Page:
What is a photograph?
This is the question that inspires and drives my work, subverting traditional and modern technologies and techniques to extend the vocabulary of photography and changes preconceptions of what photography is, can and will be.
For me there are only four things you need to make a photograph: light, time, a surface and an idea. The burning of the sun into your retina on a bright day... a photograph, the yellow piece of grass under a wooden board... a photograph.
I've always had a facination in finding unusual ways of capturing the photographic image, whether it's pinhole cameras with 36 lenses made out of vacuum cleaner hoses, or combining homemade linear cameras with remote control cars or creating intricate montages made out of 20 negatives and an old sweet wrapper and then contact printing them to create unique images.
In recent years I have built my own colour darkroom to give me the freedom to experiment, spending days at a time in the darkroom. Most of the time producing nothing worthwhile but every now and again discovering a new technique or way to use light to create new types of photography.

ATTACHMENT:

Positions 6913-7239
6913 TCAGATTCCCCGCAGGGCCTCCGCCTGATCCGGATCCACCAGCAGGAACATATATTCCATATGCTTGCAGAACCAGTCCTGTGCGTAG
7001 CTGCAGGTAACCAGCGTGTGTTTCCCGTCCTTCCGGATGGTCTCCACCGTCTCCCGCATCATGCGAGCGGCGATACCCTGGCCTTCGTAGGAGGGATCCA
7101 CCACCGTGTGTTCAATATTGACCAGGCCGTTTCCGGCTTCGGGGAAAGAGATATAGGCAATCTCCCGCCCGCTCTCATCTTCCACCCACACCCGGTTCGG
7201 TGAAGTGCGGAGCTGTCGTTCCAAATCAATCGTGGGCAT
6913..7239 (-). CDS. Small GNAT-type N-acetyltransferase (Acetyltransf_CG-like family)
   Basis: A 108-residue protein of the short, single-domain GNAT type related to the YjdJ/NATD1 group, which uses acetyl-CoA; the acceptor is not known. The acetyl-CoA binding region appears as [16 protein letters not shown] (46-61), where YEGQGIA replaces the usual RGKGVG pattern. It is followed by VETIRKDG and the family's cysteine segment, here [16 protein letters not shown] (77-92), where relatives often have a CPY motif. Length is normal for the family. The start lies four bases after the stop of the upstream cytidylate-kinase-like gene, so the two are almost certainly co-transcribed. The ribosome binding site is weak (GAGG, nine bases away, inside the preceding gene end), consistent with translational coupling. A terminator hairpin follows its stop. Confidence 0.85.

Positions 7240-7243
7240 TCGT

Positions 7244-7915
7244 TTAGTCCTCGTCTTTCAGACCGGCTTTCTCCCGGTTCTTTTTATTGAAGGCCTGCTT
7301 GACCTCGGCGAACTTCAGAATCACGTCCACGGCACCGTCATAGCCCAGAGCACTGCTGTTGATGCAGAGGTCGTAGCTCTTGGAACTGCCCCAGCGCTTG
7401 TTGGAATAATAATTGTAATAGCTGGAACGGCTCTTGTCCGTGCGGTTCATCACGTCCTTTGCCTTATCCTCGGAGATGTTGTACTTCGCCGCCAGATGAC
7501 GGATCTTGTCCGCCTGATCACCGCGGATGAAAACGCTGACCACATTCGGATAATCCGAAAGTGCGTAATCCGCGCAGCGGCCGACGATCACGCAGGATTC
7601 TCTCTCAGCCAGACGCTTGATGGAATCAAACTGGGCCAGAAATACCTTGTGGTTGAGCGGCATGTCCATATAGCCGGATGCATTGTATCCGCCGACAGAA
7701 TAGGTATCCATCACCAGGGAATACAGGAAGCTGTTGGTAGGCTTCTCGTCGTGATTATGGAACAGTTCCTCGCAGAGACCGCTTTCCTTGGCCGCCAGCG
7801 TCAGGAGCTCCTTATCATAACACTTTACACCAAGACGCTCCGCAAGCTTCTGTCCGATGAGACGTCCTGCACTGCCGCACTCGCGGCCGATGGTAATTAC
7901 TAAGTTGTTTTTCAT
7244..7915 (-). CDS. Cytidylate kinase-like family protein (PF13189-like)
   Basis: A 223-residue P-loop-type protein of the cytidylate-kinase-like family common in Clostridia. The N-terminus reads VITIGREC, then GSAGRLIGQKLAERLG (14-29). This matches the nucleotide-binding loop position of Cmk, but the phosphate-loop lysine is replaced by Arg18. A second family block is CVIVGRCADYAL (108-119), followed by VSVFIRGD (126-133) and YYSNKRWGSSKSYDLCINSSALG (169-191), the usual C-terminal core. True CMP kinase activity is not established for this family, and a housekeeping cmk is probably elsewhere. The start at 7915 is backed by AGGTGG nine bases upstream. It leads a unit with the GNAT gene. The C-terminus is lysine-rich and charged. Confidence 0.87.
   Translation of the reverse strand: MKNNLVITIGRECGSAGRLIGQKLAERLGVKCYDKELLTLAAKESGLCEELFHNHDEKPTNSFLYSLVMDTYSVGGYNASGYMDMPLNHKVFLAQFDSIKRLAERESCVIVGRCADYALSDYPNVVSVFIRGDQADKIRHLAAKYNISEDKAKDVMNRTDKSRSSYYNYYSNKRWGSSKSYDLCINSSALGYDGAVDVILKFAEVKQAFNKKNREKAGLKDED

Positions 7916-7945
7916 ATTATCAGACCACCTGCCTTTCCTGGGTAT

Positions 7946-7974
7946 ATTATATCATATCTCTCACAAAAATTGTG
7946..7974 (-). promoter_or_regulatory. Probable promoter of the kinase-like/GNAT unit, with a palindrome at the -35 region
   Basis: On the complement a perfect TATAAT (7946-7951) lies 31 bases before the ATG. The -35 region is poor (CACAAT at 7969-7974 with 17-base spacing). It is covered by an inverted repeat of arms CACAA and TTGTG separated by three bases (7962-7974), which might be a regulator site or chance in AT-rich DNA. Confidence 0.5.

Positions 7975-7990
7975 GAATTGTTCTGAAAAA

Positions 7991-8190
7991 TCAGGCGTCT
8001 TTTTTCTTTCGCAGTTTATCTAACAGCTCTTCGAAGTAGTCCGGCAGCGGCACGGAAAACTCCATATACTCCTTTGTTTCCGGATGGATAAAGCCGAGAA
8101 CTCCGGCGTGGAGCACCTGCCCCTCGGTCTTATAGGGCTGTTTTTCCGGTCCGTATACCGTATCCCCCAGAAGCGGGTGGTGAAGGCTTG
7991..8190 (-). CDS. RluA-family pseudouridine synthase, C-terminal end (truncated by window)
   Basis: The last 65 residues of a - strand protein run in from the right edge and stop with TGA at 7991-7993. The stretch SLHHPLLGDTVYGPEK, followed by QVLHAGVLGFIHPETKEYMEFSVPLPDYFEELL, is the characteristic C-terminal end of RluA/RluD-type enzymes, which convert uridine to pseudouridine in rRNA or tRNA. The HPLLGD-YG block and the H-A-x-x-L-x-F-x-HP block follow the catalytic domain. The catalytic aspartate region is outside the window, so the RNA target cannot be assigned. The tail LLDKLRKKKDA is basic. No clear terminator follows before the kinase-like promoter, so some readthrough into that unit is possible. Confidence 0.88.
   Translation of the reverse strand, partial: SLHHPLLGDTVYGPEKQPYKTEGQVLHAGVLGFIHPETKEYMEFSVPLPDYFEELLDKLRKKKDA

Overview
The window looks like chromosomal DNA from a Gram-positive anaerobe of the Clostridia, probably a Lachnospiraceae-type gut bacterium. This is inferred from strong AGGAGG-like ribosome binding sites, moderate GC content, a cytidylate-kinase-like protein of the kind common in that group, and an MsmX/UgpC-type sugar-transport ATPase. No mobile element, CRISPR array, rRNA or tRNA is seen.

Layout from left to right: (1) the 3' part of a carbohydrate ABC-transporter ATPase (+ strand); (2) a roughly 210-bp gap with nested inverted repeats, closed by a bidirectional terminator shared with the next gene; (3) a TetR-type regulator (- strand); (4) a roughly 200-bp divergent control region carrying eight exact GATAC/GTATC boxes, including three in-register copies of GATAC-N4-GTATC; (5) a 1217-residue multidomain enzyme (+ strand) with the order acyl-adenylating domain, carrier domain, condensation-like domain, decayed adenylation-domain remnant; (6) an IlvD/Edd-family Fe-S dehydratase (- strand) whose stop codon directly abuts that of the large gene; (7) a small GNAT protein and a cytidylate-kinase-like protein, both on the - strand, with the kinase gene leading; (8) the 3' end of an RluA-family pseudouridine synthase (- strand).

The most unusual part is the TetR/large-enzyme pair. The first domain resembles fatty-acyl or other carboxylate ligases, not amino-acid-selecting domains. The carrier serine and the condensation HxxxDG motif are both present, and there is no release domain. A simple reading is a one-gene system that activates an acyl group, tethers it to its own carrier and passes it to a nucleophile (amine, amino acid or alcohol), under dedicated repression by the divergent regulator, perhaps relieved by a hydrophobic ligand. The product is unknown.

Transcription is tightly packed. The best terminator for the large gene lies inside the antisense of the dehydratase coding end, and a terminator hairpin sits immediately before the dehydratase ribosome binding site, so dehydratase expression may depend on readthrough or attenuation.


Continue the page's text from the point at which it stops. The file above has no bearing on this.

I have been looking at the usually discarded elements of negatives where stray light reacts with chemicals to produce accidental vibrant colours, textures and abstract forms. Removing them from their original meaning by reproducing them as photographic works in their own right.
Currently I am experimenting with a fibre optic 'paint (light) brush' to stroke the photo during the process of development and move different coloured light around the paper. At first this experimental technique produced many surprises but now I have mastered the use of this innovative tool to create a range of effects. The compositions are deliberate but also stimulate many unintended familar images.